Wednesday, February 25, 2009

Jeff Vande Zande: Into the Desperate Country

I read a lot of novels every year, and a lot of times it feels like I'm reading because I have an obligation to novels as a genre to keep reading. You know what I mean. Novels have given me a lot of pleasure in the past, and I feel I ought to be reading because I owe it to the novel. It's like when you have an old friend you don't have much in common with any more, but you keep going over to see him for old time's sake.

 
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It wasn't like that when I read Jeff Vande Zande's novel Into the Desperate Country. From the first page I was reading not because I had to be reading but because what was happening was fresh and engaging. Jeff's created a novel with a hero, Stan Carter, who blends the kind of plausible motivation and implausible action that you see in the really best novels. Stan's lost his wife and daughter in a car accident, and in his mourning he's gone up to the vacation cabin he shared with them in Northern Michigan. Up there, while he's trying to pull himself together, trying to make sense of what happened, he discovers that he hasn't been making payments on either his cabin or his house, and both are to be repossessed. Stan's unfolding relationship with the woman from the bank who comes to assess the value of his property is beautifully and believably done.

What follows is great. I'm not kidding. It was easily the best book I've read in the last year. It reminded me of Updike at his best--the same sharp, beautiful language, the same effortless narrative flow, the same intensity and complexity of character. The same kind of crazy male behavior, but I thought Vande Zande pulled it off in ways that Updike didn't.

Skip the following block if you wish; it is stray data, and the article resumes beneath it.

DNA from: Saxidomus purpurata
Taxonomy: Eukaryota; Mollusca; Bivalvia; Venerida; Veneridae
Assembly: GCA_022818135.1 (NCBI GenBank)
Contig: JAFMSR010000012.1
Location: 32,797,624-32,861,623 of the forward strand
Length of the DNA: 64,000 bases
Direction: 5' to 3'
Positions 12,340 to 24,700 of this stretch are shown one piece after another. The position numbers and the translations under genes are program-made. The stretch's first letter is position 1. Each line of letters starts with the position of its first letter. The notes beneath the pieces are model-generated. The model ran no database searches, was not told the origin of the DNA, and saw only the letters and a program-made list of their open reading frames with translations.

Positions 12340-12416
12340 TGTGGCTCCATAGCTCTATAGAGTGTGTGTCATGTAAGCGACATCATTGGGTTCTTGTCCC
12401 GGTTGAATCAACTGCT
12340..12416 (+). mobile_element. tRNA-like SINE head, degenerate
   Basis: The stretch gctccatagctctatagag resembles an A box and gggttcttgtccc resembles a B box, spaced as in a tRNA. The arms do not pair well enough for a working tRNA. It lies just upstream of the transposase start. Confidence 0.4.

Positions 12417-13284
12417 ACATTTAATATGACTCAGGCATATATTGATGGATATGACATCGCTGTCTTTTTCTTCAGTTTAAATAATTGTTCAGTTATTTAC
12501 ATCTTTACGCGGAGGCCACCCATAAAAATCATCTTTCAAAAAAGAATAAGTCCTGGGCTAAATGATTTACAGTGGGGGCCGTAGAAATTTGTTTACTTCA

I really did enjoy Vande Zande's novel.

How could I tell? I read mostly at night now, and when I do I spend most of my time nodding off over novels, fighting to stay awake. It wasn't like that at all with Into the Desperate Country. In fact, the night I finished it I stayed up way past my bedtime (10pm) to finish the novel.

By the way, it was a super ending.


PS: Jeff's new novel Landscape with Fragmented Figures is just out, and you can read a review of it as his website site. It sounds like it's just as strong as Into the Desperate Country.

3 comments:

Urkat said...

David Foster Wallace's unpublished novel is going to press.

Urkat said...

David Foster Wallace's unpublished novel is going to press.

Jeff Vande Zande said...

Hey John,

Thanks for this generous post about my book.

If anyone wishes to buy a signed copy at a discount, just drop me an email: jcvandez@delta.edu

Best,

Jeff Vande Zande